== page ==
Having chosen against a tall with their earlier choice, the Giants identified Leek Aleer as their key defender of choice. Instead of risking moving down the order and missing Aleer, with murmurs of other interested clubs, the Giants held their spot. The sliding doors of the draft meant that had the Giants gone tall at No.3, their next pick would have been a choice of small forward pair Jesse Motlop and Sam Butler.
Brisbane jumped on Wilmot once its turn came, targeting and finding an attacking half-back with pace and competitiveness, before the Tigers chose Brown to add to their talented defensive group and as a partner to Gibcus in an exciting young backline. Eye-catching forward Kai Lohmann was also in the Tigers' mix.
Brown had also been linked to the Swans, who looked at Lohmann but chose Angus Sheldrick, the hard-nosed midfielder from Western Australia who had interest from Geelong early in the second round.
With Johnson, Goater and Howes among a handful of talents still on the board, clubs just outside the first round started to check if they could buy into the top-20 and make a late dash at a slider. Hawthorn and Geelong were keen to package up picks but couldn't find a taker. Melbourne held its pick 19 and drafted Jacob van Rooyen, with Howes, as well as ruckman Toby Conway, also a contender for that spot. That the Dees got Howes the next night at pick 39 was a bonus for the premiers.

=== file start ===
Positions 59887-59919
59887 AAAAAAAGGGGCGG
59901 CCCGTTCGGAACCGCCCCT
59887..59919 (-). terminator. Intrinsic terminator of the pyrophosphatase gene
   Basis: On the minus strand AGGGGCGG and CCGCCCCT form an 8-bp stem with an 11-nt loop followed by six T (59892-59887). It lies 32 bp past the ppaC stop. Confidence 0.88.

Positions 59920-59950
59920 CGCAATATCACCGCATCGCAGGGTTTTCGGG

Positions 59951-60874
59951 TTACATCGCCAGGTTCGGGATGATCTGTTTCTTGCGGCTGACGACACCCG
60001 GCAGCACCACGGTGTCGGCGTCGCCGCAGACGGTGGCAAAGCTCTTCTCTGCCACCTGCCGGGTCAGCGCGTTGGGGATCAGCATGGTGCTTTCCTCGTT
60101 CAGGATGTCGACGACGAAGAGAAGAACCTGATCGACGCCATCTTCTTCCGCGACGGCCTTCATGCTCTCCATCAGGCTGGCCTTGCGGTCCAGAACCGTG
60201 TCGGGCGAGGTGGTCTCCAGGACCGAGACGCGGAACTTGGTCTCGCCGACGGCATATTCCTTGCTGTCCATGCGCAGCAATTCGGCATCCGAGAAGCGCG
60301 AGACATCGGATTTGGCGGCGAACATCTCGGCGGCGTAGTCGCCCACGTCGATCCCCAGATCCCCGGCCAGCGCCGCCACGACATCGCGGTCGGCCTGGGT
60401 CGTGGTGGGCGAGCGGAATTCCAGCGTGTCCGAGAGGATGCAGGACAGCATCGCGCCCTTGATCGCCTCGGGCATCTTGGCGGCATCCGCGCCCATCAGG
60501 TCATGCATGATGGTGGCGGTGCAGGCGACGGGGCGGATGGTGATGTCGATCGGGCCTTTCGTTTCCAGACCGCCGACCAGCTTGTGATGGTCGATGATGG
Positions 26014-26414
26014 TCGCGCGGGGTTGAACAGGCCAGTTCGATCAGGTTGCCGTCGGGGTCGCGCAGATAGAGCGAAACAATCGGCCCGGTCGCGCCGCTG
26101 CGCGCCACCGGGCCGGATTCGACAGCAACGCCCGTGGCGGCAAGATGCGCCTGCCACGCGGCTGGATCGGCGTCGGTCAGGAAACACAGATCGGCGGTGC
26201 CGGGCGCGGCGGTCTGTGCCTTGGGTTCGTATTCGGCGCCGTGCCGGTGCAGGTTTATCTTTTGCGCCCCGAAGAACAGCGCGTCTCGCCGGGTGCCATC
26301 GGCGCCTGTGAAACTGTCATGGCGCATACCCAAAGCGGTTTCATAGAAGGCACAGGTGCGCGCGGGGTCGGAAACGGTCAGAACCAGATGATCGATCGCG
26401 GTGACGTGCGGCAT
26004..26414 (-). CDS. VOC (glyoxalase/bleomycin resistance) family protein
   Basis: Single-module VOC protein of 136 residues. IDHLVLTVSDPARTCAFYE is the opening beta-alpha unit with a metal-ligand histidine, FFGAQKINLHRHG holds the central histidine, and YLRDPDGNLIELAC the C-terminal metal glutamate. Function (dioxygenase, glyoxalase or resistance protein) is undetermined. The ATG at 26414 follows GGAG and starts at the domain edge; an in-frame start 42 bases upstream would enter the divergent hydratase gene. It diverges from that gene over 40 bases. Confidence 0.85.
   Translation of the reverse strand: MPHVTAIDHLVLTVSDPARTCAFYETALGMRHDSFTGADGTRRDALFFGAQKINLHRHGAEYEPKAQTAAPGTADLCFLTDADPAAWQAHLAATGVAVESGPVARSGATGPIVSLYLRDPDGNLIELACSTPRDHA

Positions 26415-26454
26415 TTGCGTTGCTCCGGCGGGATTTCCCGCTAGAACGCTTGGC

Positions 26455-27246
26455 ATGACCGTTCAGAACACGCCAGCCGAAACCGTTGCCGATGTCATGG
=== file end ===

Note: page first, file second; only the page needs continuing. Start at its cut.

The Tigers remained active, seeing if they could package picks in the 20s to nab Brisbane's final pick of the first round, but the Lions stuck with it and drafted Lohmann, who had also been a chance for North Melbourne's early second-round choice.
After the first 20 selections, the draft stopped overnight but the pick-swap talks did not.
Fremantle was at the centre of conversations on day two, with the Dockers holding onto the valuable pick 21 to open proceedings. Hawthorn discussed packaging pick 23 and a future second-round pick to grab Fremantle's pick – the Hawks' future first-round pick was never offered as part of a deal, at all – but the Dockers stayed where they were and added Johnson to their WA pairing at the top of the order.
The Dockers' stance to keep the pick was emblematic of the 2021 draft. Despite all of the talks and permutations – in the Trade Period, in the pick-swaps window, on draft night one and night two – only two deals happened inside the top-30, proving the early part of the 2021 draft to be a potential pick-swaps paradise more than a fulfilled one.